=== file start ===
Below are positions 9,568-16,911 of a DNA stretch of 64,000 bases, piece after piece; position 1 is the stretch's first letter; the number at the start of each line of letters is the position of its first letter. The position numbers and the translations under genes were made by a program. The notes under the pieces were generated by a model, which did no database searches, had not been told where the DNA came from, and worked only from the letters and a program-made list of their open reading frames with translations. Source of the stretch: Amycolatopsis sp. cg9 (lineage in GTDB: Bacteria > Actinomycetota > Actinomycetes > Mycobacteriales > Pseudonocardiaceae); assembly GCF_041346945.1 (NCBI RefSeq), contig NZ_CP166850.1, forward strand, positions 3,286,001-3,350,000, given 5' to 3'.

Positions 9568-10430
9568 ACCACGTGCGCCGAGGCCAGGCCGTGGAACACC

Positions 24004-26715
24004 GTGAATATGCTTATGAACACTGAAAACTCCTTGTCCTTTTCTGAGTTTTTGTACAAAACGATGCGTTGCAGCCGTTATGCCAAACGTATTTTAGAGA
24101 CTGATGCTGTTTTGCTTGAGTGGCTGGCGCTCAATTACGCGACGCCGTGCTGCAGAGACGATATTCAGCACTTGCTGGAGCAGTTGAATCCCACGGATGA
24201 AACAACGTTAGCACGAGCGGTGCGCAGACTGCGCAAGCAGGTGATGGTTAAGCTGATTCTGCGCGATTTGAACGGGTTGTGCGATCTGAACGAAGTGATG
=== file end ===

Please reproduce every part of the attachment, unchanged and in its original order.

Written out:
Below are positions 9,568-16,911 of a DNA stretch of 64,000 bases, piece after piece; position 1 is the stretch's first letter; the number at the start of each line of letters is the position of its first letter. The position numbers and the translations under genes were made by a program. The notes under the pieces were generated by a model, which did no database searches, had not been told where the DNA came from, and worked only from the letters and a program-made list of their open reading frames with translations. Source of the stretch: Amycolatopsis sp. cg9 (lineage in GTDB: Bacteria > Actinomycetota > Actinomycetes > Mycobacteriales > Pseudonocardiaceae); assembly GCF_041346945.1 (NCBI RefSeq), contig NZ_CP166850.1, forward strand, positions 3,286,001-3,350,000, given 5' to 3'.

Positions 9568-10430
9568 ACCACGTGCGCCGAGGCCAGGCCGTGGAACACC

Positions 24004-26715
24004 GTGAATATGCTTATGAACACTGAAAACTCCTTGTCCTTTTCTGAGTTTTTGTACAAAACGATGCGTTGCAGCCGTTATGCCAAACGTATTTTAGAGA
24101 CTGATGCTGTTTTGCTTGAGTGGCTGGCGCTCAATTACGCGACGCCGTGCTGCAGAGACGATATTCAGCACTTGCTGGAGCAGTTGAATCCCACGGATGA
24201 AACAACGTTAGCACGAGCGGTGCGCAGACTGCGCAAGCAGGTGATGGTTAAGCTGATTCTGCGCGATTTGAACGGGTTGTGCGATCTGAACGAAGTGATG